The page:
Thursday, April 15, 2010

Some things I've learned over the years

Most of these are probably obvious, but here are some tips it took me a while to figure out:

- Whenever possible, we fly nonstop. More takeoffs and landings mean more possibilities of problems. If it's only slightly more expensive, I'll choose nonstop flights to get us where we're going quicker, avoiding long layovers and possible weather or mechanical delays.

- Because we're a family of 5 and most planes have 3x3 seat configurations, I try to reserve an entire row across, leaving one middle seat vacant in the middle of our family. Middle seats are filled last and if someone does indeed get assigned that seat, he or she would most likely be willing to switch to the window or aisle seat. But, in the off chance it doesn't get filled, you have extra room.

- Bring along lots of distractions for the kids. When my kids were younger, I used to pack little backpacks with "new" toys - a new box of crayons, a bag of beads and pipe cleaners, materials to weave lanyards, Crayola foam clay, etc. I always bring a pad of paper and some colored pencils for each child. Maybe a new book (cheap grocery store paperbacks that I don't mind losing.) Really anything new or a toy they don't often get to use. We limit Gameboy time to airplanes and long car rides. Nothing like the forbidden fruit!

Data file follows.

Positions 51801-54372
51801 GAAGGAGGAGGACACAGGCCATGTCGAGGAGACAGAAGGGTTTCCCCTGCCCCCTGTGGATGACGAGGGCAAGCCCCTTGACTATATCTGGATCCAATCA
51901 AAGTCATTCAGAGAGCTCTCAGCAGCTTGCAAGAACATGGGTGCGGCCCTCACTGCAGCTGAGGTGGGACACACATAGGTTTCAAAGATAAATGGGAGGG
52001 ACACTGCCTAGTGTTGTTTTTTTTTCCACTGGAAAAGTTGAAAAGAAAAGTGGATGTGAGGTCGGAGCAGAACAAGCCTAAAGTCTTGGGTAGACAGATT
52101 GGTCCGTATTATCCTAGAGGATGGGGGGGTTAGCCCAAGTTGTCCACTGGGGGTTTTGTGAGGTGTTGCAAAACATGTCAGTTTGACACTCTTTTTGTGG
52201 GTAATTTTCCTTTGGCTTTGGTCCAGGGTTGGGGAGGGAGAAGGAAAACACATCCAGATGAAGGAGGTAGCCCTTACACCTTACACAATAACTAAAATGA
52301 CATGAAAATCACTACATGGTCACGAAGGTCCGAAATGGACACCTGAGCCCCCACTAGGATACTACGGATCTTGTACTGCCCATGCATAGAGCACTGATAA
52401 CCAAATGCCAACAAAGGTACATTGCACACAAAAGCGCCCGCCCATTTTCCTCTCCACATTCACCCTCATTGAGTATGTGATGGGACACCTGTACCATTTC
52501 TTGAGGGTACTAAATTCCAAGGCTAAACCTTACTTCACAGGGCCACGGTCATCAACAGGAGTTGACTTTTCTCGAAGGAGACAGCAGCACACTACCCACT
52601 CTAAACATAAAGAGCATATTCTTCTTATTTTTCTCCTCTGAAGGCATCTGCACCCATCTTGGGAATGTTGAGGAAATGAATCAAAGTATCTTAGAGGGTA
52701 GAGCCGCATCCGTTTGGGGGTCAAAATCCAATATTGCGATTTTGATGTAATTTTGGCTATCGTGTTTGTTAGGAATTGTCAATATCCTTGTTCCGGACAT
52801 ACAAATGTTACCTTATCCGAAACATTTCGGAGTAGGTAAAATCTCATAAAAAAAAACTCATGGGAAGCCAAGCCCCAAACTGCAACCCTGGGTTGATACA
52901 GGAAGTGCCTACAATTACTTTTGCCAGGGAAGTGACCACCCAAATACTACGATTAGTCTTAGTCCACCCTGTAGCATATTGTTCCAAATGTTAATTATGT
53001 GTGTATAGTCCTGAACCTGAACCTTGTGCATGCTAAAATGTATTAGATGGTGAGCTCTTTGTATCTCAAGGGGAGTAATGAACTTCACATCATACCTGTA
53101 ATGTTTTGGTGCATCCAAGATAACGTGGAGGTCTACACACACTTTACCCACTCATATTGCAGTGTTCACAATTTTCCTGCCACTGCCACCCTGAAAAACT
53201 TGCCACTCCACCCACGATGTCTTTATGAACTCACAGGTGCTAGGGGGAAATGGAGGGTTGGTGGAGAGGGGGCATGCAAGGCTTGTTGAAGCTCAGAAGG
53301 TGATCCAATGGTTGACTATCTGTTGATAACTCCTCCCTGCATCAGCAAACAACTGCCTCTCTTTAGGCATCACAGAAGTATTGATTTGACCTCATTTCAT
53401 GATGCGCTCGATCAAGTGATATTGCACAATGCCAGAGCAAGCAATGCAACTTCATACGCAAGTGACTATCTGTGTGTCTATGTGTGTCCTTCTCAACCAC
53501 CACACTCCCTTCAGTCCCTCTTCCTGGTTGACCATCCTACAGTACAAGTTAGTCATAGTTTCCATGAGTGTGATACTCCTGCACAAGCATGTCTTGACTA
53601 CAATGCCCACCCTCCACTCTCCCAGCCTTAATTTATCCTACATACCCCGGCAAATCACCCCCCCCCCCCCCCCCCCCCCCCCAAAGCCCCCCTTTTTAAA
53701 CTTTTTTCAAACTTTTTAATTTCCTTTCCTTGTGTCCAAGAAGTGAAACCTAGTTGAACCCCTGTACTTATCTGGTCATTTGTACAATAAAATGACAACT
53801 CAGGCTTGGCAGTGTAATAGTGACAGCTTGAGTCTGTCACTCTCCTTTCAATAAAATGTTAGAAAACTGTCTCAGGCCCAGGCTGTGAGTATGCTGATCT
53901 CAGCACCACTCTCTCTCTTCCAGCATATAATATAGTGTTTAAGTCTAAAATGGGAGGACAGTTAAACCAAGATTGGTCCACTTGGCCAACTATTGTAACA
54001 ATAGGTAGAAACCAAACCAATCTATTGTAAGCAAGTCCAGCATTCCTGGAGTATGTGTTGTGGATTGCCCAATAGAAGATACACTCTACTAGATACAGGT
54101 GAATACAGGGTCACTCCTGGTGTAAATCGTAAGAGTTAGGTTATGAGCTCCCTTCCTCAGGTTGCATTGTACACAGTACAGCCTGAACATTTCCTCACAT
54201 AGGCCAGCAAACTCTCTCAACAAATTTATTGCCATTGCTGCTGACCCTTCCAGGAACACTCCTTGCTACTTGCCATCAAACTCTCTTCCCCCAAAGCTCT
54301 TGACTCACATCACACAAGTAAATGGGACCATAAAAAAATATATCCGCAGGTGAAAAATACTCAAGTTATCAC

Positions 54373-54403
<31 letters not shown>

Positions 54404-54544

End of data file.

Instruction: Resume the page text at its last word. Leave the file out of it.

- For toddlers and babies, it's really important to help them equalize their ears on takeoff and, more importantly, on landing. Swallowing is best. I always brought along something for them to drink (more difficult, I know, since 9/11) or sometimes a lollipop.

- Stay in one place. My kids are happiest when we stay in one hotel for 4 to 7 days and take day trips. Moving hotel to hotel usually means lots of aggravation and many lost things.

- Vary the activities. You can't drag kids to museums three days in a row. Do a half day at a museum followed by a couple of hours in a local park. Better to see less but enjoy it more than try to keep them interested in exhibits for hours upon hours. For our family, mornings are easiest to visit museums or do quieter activities.

- We usually try to stay on west coast time (our home time zone.) For visits to the grandparents on the east coast, that means my kids can easily stay up till 11PM, but sleep in past 9AM. It can be more difficult going the other direction - in Hawaii, they wake up around 5AM and fall asleep at the dinner table at 8PM. Bonus side of that is I get a little quiet time with the husband!

- We try to come home one day before everyone has to return to school and work. Having that extra "free" day helps with the jet lag, laundry and other re-entry issues.

1 comment:

  1. The quiet time with "the husband" sounds nice :).